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Cancer Killah

A punk creator discusses the death of it.
Κείμενο Jenna Pameson

Photo by: Lu | Sent from: New York City

Subzero is one of those quintessential NYC bands like Madball and Sick of It All that goes back to the late 80s, when the LES was still scary. Unfortunately, in the past fifteen years, punk and hardcore have evolved into something even Kelly Osbourne and Good Charlotte can enjoy. The original bands can’t pack houses the way they used to and it’s hard to tell who’s not kidding. When Subzero’s singer was diagnosed with two types of cancer at the same time (lymphoma and leukemia) it seemed to some of the people close to him like that era of hardcore might disappear forever. Things got so bad, in fact, that he fucking died twice, but thanks to some unknown forces, each time he came back from the flatline and survived. Now Subzero is stonger than ever, and their new song “Lion Hearted” explains why. VICE: How did you survive death? Cancer Killah (Lu): While on the road touring the US, I was experiencing these severe bone pains, which grew worse as the tour went on. After around two and a half weeks of dealing with it, I went into shock from the pain and was hospitalized. By the time I realized how sick I was, the cancer was so far ahead it was infesting my blood. They didn’t think I was going to make it. I died twice and came back to life. I was puking my guts up and shitting myself. I was bleeding from my mouth, and my body had all these little purple bruises all over it. My skin was green. I had cold night sweats where I would sweat through my clothes and my bedsheets so much every night that they would have to come in and change me and my soaked sheets around six times a night. Then things got worse. I was shivering in my sleep. I had tubes in my chest. My hands, toes, and jaw were completely numb. I was the living dead. I was on about seven different kinds of chemotherapy a day for almost five years. I was getting spinal taps with chemo in the needles that would travel up through my spinal fluid and bathe my brain. I was getting brain radiation every day for a month. It was hell. There were bone marrows where they would shove this thick-ass needle (a little thinner than a pencil) into my hip bone and draw out the marrow from my hip, which was really painful because I had to stay awake as they did it. So how am I talking to you right now? I beat it. That’s how I earned the nickname Cancer Killah, and that’s what I wrote the song “Lion Hearted” about. It’s about defeating what I call the devil, cheating death. I owe it to my higher power to help inspire young kids and just all people in general that are going through a similar situation. One of the most important things to remember in a situation like this is to always keep that Positive Mental Attitude, like the Bad Brains say. Your mind is a very powerful tool that is capable of so much more than we understand. It most definitely has the power to heal all sorts of wounds, whether they be mental, physical, or, in my case, terminal. I’ve seen many come in and die in the hospital because of their attitudes towards the situation. So how do you feel right now? I think this whole experience has made me into a stronger and smarter man. I feel that if I beat this devil then I can do just about anything that I want to. One thing that I am very proud of that has been new to me since I went into remission is that I go into the hospitals to visit and talk to sick kids and elderly folks. Try to make them feel like, or know, that they have a chance to beat the disease. Keep your head up, and at the very worst, you’ll go down fighting.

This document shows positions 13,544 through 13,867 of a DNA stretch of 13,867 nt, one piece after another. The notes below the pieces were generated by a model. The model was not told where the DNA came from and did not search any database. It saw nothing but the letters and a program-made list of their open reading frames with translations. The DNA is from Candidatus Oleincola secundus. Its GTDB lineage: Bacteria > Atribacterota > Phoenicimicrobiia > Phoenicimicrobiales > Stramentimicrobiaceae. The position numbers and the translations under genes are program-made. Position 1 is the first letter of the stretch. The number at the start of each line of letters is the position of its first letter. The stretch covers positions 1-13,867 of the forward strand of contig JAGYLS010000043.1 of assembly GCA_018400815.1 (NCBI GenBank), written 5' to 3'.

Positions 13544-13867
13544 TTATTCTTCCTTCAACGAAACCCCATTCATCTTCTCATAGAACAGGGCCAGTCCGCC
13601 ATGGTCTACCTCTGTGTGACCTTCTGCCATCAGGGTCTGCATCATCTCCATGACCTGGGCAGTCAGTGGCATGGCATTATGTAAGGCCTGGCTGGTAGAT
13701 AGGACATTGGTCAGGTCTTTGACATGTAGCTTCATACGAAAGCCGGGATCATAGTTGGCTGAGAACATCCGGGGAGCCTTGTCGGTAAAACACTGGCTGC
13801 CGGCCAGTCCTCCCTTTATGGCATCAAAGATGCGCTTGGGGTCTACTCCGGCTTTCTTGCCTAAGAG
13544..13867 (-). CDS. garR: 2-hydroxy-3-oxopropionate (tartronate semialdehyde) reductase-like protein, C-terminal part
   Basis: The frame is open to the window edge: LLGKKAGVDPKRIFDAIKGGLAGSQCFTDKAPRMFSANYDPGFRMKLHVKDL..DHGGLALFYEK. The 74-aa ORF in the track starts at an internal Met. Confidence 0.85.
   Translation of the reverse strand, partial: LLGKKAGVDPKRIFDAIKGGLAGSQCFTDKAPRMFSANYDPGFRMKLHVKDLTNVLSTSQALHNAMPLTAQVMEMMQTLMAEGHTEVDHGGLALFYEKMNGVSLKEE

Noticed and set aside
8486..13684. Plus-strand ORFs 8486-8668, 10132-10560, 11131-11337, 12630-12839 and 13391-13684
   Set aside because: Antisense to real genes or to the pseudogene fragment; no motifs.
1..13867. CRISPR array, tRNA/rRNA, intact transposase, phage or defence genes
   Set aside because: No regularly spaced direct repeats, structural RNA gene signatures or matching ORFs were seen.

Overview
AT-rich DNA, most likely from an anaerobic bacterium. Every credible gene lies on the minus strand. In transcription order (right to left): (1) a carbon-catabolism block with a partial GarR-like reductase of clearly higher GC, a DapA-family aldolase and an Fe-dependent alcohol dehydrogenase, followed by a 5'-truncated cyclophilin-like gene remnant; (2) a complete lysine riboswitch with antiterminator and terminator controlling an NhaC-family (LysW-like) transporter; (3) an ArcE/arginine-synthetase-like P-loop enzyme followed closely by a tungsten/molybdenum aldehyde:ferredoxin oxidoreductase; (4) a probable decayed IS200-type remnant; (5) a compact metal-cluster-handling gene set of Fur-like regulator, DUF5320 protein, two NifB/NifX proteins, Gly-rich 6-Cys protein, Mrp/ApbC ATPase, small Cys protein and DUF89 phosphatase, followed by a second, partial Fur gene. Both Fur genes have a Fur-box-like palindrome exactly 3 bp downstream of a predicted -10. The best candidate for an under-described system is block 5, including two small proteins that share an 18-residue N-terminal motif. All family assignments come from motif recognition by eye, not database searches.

Photo by: Sarah | Sent from: New York City

Who’s your hero?

I would have to say my former fiancée, Kristen. If it wasn’t for her, I would be dead right now. She was my biggest inspiration to stay alive. She kept my spirits up every day and night by staying with me in the hospital by my side as she took time from a really successful career modeling. This isn’t like taking time off as a carpenter or something. Modeling is all about staying current, and you only have one short window to make your money—basically for your whole life. She was doing covers for Vogue, Elle, and Cosmo and she was walking the runways with names like Claudia Schiffer, Naomi Campbell, and Cindy Crawford. By taking so much time away from her promising career at its peak, she selflessly put her future at stake for me. Then to add to any fear about her decision, she had to deal with her brother trying to commit suicide and a lot of other horrible things. She rode through all of it just to take care of me and she never complained once. It’s hard to list all the sacrifices she made for me or to explain to people what a big deal it was, but here’s just one example off the top of my head: After leaving the hospital I needed an in-house nurse to give me shots, medicine, and clean my catheter. The catheter was pretty hard to look at. It was connected to my heart and came out of my chest via a tube. The tube fed medicine to my heart, which would then pump it through my bloodstream. I couldn’t afford the hired help so Kristen set me up in her Manhattan apartment and learned from the nurses how to do all of these complex procedures for me and she kept doing them almost daily for about five years. I owe her so much. Today we are really close. I love her.